Lüderitz to St. Helena - Days 1 & 2

st. helena 1325 nautical miles
st. helena 1325 nautical miles

Day 1

Miles to go: 1325

We got a late start because of check-out, but we were still off the mooring by 1130. The wind had lessened but it was cold. As we cast off our mooring lines, we saw our friend Andy waving goodbye. Liz sent a bon voyage SMS and Evaldine wished us a good passage on the VHF. Before we left the calm waters behind Diaz Point, we raised the main and gave Neptune his tot of rum. We were making 7 knots when we passed the last cardinal marker. The sky was clear and blue and the sun was shining.

Once outside the protection of the Point, the waves increased and so did the wind. We were on a broad reach, double-reefed with a little headsail; apparent winds were 30-35  knots. Despite the Stugeron, it didn't take long to get seasick. I heaved till there was nothing left, then heaved some more just in case a remnant of that last brotchen had hidden somewhere. My throat was raw and sore. David sent up paper towels and spearmint  gum. What else can you do?

We were dressed in layers ... t-necks, sweatshirts, fleeces, scarves, gloves, sweat pants, hats, foul weather bibs and jackets ...and we were still cold. It was the biting cold that gnaws at you, burrowing into your bones and penetrating the marrow. We were cold from the inside out. The cold ended up being more oppressive than the seasickness. During the day, it was uncomfortable, but during the wee hours of night watch, it was downright painful. On off-watch, we could snuggle into a warm bunk, but below deck was no place to be unless we were sleeping. Our only redeeming thought as we shivered? We're heading north and it'll get warmer by the day.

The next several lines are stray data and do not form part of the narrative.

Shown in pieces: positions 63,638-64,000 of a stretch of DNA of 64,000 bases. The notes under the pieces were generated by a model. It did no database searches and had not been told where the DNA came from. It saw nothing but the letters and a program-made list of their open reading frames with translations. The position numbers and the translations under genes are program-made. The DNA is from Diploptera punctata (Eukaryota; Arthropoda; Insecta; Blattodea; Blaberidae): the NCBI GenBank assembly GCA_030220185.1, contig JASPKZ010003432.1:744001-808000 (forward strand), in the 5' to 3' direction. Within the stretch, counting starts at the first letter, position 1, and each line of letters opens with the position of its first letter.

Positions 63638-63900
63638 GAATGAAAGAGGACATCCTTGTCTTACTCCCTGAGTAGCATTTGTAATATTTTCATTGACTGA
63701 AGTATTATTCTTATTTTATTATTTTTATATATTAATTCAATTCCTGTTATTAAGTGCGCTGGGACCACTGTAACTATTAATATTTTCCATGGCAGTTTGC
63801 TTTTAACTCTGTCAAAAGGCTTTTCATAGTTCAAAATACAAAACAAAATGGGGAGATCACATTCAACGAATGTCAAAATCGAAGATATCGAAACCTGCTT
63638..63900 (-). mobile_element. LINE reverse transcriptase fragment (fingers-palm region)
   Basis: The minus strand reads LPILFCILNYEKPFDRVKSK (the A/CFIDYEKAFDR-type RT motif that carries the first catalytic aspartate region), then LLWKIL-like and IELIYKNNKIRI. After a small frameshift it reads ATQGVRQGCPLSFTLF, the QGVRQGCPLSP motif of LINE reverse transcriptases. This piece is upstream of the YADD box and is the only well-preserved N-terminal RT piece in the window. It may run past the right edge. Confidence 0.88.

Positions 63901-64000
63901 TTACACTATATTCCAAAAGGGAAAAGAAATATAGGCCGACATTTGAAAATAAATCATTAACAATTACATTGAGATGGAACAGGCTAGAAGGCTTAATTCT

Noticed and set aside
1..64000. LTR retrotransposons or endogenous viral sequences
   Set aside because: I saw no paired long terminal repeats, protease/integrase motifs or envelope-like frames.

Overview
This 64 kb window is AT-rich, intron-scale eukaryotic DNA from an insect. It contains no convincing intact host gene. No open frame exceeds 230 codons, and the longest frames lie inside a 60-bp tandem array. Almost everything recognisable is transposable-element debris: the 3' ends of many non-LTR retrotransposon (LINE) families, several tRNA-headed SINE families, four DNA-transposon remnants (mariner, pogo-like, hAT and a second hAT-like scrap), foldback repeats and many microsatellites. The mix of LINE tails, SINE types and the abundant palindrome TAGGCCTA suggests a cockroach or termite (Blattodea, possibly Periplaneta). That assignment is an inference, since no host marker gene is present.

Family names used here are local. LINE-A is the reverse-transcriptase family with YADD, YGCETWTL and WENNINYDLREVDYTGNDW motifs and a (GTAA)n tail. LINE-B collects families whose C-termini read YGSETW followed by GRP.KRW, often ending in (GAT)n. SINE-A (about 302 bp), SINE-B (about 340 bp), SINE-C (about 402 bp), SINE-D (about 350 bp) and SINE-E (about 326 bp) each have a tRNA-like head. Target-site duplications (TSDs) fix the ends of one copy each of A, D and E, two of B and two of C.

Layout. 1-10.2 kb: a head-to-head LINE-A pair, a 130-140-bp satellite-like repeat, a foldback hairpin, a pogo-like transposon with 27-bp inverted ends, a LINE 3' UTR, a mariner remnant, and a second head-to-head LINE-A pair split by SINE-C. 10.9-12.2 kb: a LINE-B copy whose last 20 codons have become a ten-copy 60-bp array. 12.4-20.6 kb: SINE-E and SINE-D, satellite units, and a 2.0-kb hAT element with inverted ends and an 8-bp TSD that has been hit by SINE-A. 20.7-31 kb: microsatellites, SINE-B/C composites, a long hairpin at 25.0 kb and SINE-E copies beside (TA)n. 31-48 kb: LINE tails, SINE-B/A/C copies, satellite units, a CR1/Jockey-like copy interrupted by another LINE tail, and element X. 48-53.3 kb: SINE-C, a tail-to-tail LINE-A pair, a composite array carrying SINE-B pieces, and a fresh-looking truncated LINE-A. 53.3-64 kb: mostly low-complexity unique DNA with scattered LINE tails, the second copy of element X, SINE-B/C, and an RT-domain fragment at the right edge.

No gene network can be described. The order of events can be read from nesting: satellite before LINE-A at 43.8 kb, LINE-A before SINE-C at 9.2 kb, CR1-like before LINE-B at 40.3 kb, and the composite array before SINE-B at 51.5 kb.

to st. helena map
to st. helena map

Day 2 

Miles to go: 1206

I'm dressed like a Muslim woman in a burka...only my eyes are visible and exposed to the cold. The day has been grey, bleak and overcast. The wind has lessened and the seas have calmed. The big pot of passage soup I made has gone pretty much uneaten. It's tasty enough, but our stomachs aren't craving soup at all. The captain has been eating pre-passage prepared PB & J sandwiches with mint tea and munching on coffee cake.  As for me, a cup of lemon tea and a piece of coffee cake had my stomach in knots again. I plan to live off my fat for a day or two till I'm feeling better. Don't feel bad, this will do me good!

By evening, we've begun to feel a slight change in the temperature. The bite has gone. It's still cold, but it's a bit more tolerable...less wind chill. We took 2-hour watches last night because of the cold. Tonight we're reverting to our 3-hour sched, affording the crew a bit more rest. The night is coal black. It's still overcast...no moon, no stars. Even once my eyes become accustomed to the dark, I'm not able to discern the sky from the horizon. It's an eerie, discomfiting feeling.

It'll get better ... Check our Days 3 & 4 of this passage.